Jack Dempsey Cichlid

Jack Dempsey

Family: Cichlidae Jack Dempsey Cichlid, Rocio octofasciata (Cichlasoma octofasciatum)Cichlasoma octofasciatumPhoto © Animal-World: Courtesy David Brough
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I have a question, I have 2 jack Dempseys, one male and one female. They have spawned 3 times since I have owned them (5 years) they just had babies 2 weeks ago and... (more)  Alayna

The Jack Dempsey Cichlid is one of the most interesting and beautiful of the American cichlids!

The Jack Dempsey Rocio octofasciata (previously Cichlasoma octofasciatum) is a large and magnificently colored South American Cichlid. It is stocky and compact in shape but can grow to almost 10 inches (25 cm) in length.

A mature Jack Dempsey is a beautiful fish, but It it takes over a year for the full coloration and patterning to develop. The adult will have a dark purple-gray background contrasted with iridescent light blue, green, and gold spangle spots all over its body. Male Jack Dempsey's tend to have more of these brilliant spots than females, and also present bright red edges on their dorsal and anal fins. In addition to the baseline coloring, many captive bred color varieties have also been developed and are available today. One of the most notable and exotic is the Electric Blue Jack Dempsey.

The names of this cichlid, both scientific and common, all have a story. When first introduced to the aquarium hobby this fish was considered quite ferocious, though today it is known there are quite a few other cichlids which are far more aggressive than the Jack Dempsey. However, because of this perceived hyperaggression its common name became "Jack Dempsey" after the 1919 Heavyweight Boxing Champion of the World. Its genus name Rocio was named after the wife of the describing author, Regan, and its Spanish interpretation means "morning dew," an allusion to the sparkling scales on the cheeks and sides.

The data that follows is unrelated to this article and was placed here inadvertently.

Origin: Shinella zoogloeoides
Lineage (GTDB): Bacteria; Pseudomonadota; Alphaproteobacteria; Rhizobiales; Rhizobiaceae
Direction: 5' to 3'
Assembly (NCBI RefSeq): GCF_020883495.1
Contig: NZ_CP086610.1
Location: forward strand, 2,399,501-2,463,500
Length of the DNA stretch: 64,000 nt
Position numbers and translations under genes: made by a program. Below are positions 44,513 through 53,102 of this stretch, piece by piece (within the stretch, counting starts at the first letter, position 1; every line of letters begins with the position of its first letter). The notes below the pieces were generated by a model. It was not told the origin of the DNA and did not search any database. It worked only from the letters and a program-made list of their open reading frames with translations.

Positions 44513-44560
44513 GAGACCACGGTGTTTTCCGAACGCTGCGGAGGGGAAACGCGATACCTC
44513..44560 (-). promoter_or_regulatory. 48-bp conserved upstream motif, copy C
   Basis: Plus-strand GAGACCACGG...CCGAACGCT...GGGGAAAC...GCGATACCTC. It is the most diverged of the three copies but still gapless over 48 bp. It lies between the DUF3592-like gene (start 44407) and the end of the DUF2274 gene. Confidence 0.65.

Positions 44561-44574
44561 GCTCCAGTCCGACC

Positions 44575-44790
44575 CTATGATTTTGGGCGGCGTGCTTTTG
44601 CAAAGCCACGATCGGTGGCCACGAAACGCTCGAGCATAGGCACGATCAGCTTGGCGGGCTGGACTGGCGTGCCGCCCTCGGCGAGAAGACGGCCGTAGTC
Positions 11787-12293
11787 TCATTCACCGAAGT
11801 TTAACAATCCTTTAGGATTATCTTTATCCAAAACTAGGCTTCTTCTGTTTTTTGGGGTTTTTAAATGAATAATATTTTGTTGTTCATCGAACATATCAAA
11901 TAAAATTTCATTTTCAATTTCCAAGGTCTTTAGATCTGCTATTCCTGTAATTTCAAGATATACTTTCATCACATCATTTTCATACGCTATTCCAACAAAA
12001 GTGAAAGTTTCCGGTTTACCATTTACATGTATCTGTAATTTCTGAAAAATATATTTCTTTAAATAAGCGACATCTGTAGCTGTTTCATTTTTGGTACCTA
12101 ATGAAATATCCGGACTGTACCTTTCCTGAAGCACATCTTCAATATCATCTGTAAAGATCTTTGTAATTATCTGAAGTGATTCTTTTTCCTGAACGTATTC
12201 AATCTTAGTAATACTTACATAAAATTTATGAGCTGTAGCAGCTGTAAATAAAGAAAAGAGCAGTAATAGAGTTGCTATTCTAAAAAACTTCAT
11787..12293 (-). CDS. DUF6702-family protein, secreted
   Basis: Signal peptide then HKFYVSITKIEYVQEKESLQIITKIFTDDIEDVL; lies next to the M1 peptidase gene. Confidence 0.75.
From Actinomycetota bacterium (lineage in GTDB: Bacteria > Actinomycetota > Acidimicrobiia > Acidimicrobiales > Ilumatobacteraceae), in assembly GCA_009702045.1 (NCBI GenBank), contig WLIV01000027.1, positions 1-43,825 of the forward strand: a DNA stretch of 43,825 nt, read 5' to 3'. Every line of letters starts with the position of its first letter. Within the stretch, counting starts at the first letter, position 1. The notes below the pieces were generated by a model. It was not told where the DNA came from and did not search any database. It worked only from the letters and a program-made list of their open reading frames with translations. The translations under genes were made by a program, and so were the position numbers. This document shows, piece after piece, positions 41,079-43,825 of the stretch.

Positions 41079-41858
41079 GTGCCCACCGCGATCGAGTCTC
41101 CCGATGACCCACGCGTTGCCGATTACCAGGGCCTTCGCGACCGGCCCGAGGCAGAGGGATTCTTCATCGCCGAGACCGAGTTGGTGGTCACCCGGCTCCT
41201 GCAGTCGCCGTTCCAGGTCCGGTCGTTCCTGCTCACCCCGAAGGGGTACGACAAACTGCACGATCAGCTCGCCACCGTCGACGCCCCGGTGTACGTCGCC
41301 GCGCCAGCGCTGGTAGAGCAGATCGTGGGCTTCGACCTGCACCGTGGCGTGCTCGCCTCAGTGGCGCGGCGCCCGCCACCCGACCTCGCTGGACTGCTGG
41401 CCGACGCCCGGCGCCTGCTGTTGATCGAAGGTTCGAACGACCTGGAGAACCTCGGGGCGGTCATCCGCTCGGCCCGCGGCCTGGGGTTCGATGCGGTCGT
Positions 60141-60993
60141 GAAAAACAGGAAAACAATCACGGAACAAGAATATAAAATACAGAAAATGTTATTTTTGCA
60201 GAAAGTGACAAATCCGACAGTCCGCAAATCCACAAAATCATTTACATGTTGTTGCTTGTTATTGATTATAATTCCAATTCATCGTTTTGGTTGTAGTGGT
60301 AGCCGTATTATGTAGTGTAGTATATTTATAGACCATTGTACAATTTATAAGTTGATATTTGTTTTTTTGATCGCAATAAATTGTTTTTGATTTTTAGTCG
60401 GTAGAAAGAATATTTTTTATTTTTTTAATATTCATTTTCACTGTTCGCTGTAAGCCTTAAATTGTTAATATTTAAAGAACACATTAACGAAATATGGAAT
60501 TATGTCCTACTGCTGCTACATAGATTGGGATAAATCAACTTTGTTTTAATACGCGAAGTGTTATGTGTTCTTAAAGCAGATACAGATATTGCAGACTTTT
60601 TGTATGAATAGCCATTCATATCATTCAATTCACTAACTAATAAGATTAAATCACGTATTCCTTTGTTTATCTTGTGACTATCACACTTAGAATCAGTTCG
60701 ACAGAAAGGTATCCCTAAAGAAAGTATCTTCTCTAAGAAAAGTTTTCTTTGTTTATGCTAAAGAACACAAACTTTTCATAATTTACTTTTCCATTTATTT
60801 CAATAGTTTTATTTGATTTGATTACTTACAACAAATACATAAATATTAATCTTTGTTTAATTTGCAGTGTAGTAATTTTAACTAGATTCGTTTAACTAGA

This cichlid is a very attractive show type fish. It will do well if provided with adequate space and compatible tank mates. It likes to burrow and have plenty of places to hide, so provide a tank bottom of fine deep sand and use rock and sunken driftwood decoration to form caves and hiding places.In addition, it likes to have a floating cover of live plants to help diffuse direct lighting and to swim among, though it will also tend to pick at and eat any live plants in its tank. Providing it with some lettuce and blanched cucumber can help ameliorate this tendency, however it is still recommended to always keep an eye on the status of any live plants in the tank.

Although the Jack Dempsey is certainly an aggressive fish, it is not nearly as combative or aggressive as some of the more recently identified cichilds, such as the Red Devil. Theycan be kept singly or in large groups, though if you plan on keeping more than one it is easier and safer to keep them in large groups rather than in pairs. If keeping a pair for breeding purposes, it is recommended they be kept in their own tank. They will not tend to do well with other fish and should either be monitored closely in a community tank of similarly sized and aggressive cichlids or kept in a species specific tank.

For Information on keeping freshwater fish, see:
Freshwater Aquarium Guide: Aquarium Setup and Care


Geographic Distribution
Cichlasoma octofasciatum
Data provided by FishBase.org
  • Kingdom: Animalia
  • Phylum: Chordata
  • Class: Actinopterygii
  • Order: Perciformes